INTERVIEW: MACK ABBEDUTO, HOMICIDE LAW CLERK, STATE’S ATTORNEY’S OFFICE FOR BALTIMORE CITY

Mack Abbeduto was born and raised in Madison, Wisconsin, graduating from a local high school there in 2008. Due to a nascent interest in politics and law, Mack decided to attend the George Washington University (GWU) in Washington, D.C. While at GWU, Mack majored in History and Criminal Justice, while interning in various legal offices around the city. He graduated from GWU in 2012.

Mack began law school at Georgetown University Law Center (Georgetown Law) in the fall of 2012. While at Georgetown Law Mack focused his studies on Criminal Law and International Law. He took advantage of Georgetown Law’s legal study abroad program and attended the consortium school, the Center for Transnational Legal Studies, in London, England.  After his second year of law school, Mack worked as a summer law clerk for the law firm of Kelley, Drye, and Warren, and subsequently accepted an offer of employment from the firm after graduating from Georgetown Law in 2015.

While at Kelley Drye, Mack worked as an associate in the firm’s commercial litigation division. Mack’s caseload touched upon a large range of legal areas including antitrust, environmental, trademark infringement, trade secret appropriation, Medicare fraud, and class action litigation. After a year and a half at Kelley Drye, Mack decided to follow his interest in criminal law and accepted a position as a Law Clerk in the Homicide Division of the State’s Attorney’s Office for Baltimore City. In the fall of 2018, Mack was promoted to Assistant State’s Attorney.

Questions

Describe a typical day as a Homicide Law Clerk in the State’s Attorney’s Office for Baltimore City.

 The most engaging aspect of life in a prosecutor’s office is that one-day is never like another. Generally as a Homicide Law Clerk, we are assigned to many cases at a time, each one of which is staffed with a lead prosecutor. My job as a Law Clerk is to do anything and everything to assist the lead prosecutor. This can include legal research, writing pre-trial motions, finding witnesses who are lost in the court house, going over opening statements and closing arguments, or sitting in on trial prep meetings and giving feedback regarding the direction of the case. A typical day includes a lot of running around to different court houses in downtown Baltimore, as well as sitting at my desk delving into a research question or a motion that needs to be written.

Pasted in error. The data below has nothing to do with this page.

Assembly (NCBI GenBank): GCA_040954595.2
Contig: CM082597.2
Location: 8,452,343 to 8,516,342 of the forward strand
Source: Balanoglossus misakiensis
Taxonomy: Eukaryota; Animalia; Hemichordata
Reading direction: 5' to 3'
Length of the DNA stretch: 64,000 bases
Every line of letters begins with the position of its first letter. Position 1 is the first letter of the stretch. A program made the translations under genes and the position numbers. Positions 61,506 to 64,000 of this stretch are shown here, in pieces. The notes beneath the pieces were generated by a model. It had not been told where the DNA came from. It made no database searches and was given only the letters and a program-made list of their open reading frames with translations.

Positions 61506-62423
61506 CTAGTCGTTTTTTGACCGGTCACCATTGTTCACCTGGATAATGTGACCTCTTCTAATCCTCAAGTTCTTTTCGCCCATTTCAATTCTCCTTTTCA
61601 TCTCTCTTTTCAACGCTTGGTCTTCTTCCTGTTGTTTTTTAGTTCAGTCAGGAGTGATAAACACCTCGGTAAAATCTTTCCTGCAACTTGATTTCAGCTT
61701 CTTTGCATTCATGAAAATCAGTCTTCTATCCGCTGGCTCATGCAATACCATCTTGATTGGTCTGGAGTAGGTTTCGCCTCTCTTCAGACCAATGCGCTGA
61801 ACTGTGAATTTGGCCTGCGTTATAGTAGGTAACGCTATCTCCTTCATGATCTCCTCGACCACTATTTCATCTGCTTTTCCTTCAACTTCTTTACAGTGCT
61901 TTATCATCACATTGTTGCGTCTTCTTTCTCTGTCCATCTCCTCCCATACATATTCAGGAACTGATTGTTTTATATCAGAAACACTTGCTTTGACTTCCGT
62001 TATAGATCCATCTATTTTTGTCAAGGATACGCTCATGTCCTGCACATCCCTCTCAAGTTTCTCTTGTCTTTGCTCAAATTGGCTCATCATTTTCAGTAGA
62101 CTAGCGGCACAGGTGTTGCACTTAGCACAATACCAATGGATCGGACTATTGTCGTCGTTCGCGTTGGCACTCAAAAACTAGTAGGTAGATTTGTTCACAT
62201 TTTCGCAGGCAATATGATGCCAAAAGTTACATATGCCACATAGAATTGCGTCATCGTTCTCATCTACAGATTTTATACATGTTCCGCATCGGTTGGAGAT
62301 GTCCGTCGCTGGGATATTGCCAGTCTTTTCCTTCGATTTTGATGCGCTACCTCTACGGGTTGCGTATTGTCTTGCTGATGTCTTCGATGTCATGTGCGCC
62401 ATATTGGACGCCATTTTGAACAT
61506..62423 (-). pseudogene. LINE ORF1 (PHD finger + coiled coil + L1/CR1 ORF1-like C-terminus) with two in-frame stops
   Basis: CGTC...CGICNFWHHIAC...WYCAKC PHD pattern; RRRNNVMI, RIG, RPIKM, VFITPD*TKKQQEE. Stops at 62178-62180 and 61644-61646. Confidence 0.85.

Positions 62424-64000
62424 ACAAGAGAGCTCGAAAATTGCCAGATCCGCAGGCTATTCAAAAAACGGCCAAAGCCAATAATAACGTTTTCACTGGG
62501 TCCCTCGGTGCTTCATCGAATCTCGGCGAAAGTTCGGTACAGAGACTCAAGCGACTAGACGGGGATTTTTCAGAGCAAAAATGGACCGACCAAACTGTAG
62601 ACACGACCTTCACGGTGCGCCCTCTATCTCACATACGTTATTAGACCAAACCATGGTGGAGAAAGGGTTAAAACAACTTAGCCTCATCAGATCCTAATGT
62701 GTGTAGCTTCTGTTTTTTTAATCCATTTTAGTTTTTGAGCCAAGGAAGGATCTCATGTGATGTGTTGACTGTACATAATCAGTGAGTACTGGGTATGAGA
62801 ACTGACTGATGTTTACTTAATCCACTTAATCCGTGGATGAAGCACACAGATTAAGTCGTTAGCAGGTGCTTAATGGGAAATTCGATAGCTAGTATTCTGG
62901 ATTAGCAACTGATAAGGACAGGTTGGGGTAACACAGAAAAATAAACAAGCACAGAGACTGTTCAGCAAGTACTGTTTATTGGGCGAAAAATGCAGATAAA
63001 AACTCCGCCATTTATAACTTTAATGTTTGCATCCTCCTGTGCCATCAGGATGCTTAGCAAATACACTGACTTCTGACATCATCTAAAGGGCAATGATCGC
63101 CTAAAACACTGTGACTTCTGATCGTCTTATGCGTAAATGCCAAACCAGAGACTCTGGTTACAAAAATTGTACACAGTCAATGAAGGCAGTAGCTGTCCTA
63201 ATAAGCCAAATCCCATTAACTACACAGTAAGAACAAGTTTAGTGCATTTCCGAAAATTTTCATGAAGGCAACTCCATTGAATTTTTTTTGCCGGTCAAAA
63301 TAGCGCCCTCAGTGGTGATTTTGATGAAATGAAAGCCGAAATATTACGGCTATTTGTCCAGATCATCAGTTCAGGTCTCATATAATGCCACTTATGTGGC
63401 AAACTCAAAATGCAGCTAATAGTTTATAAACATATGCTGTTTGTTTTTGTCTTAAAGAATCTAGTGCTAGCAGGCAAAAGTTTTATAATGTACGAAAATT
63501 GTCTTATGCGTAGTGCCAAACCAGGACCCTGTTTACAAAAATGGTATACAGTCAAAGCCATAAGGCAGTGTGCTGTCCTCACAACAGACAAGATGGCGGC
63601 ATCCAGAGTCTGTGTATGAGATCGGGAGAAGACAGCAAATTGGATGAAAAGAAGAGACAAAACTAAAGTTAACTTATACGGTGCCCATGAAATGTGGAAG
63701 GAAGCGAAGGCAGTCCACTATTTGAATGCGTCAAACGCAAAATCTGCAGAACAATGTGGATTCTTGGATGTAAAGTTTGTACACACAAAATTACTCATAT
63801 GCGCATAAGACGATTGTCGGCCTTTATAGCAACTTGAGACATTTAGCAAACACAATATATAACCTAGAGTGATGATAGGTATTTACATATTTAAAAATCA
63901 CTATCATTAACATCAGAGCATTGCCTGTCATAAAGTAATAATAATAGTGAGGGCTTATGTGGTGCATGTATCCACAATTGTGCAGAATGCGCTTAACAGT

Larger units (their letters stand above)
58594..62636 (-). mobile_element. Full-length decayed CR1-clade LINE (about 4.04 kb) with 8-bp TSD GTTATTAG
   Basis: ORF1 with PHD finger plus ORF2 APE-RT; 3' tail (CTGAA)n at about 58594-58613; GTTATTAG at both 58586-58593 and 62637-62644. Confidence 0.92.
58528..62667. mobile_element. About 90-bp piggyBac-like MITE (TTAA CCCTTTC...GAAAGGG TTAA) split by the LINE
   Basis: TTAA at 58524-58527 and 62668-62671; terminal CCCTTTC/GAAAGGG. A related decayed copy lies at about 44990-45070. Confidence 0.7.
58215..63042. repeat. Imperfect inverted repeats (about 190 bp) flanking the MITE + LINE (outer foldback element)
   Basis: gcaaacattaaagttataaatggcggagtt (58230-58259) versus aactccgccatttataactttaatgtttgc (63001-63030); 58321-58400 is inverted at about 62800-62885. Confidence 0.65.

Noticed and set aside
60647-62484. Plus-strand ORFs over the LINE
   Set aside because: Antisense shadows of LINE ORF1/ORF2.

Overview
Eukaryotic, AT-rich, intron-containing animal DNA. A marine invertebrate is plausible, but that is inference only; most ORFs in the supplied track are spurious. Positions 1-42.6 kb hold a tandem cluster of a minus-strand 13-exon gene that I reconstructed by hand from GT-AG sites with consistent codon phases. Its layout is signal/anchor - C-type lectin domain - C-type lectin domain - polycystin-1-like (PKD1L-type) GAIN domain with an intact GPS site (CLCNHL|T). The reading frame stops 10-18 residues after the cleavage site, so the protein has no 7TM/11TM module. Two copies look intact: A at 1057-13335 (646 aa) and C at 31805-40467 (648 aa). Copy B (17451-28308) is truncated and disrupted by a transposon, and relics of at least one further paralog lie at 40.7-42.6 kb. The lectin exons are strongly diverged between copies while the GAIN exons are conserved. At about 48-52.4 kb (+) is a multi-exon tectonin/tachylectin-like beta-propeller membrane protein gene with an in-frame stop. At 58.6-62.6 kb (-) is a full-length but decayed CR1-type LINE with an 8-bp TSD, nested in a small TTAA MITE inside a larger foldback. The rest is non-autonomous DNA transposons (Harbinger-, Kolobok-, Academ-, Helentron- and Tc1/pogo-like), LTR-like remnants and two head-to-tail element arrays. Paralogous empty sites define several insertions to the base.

What initially attracted you to this field? What are some of the rewards of this area of law and the legal profession?

 What initially attracted me to criminal law were the ethical and policy questions that are unavoidable in almost every decision. Whether its recommending a sentence for a defendant, choosing whether or not to bring certain charges, deciding in what direction to push the investigation, each and every decision has far reaching consequences for the individuals involved and the community at large. What has fortified my decision to enter the field of criminal law is the practical implications. Prosecutors are given a lot of discretion in the criminal justice system. Being a part of the team that works to exercise that discretion in an ethical and empathic manner has been extremely rewarding. On a daily basis I see the real world effects of my office’s decisions, whether it is placing someone on the path to rehabilitation, seeing the relief on the faces of victims’ family members who know justice was achieved in their case, or by simply knowing that a case was worked with diligence, care, and empathy.

 How would you compare the reality of your profession to the picture you had of it before entering and while in law school? Are there downsides to your field?

The most surprising aspect of criminal law practice is the pace of it. People warn you that criminal litigation moves fast, but until you are actually in it, it is impossible to grasp the speed at which things happen. My experience in civil practice was a lesson in prolonged fastidiousness, whereas criminal law has taught me how to be efficient and effective even if given almost no time to complete a task. This also leads into the major downside of criminal law; namely, that you wish you had more time. It is such an interesting field and there are so many questions that come up that you wish you would have more time to delve into but you don’t. You just have to keep moving.

Do you have any advice for an undergraduate interested in pursuing this body of law and the legal profession?

 The best thing that you can do is intern in the areas of law in which you are interested. The reality of the legal profession, like most professions, is that the actual practice of it is vastly different than what you read about it. To see people in the job you one day want is the best window into whether or not you will actually like that job day in and day out. Absent the opportunity to get an internship in the area of law you are interested in, the second best path is to pursue outside research into the area. Try to find talks in DC or Baltimore, or even online, by people whose position you would one day like to have. Listen to what makes them excited about their jobs, what they find fascinating, and what they find boring. If they captivate you it is a good sign that you are on the right track.

 Contact Information:

Mack is happy to answer questions and is reachable by email at: mack.abbeduto@gmail.com. He recommends the following links: http://www.scotusblog.com/ and https://reason.com/volokh.

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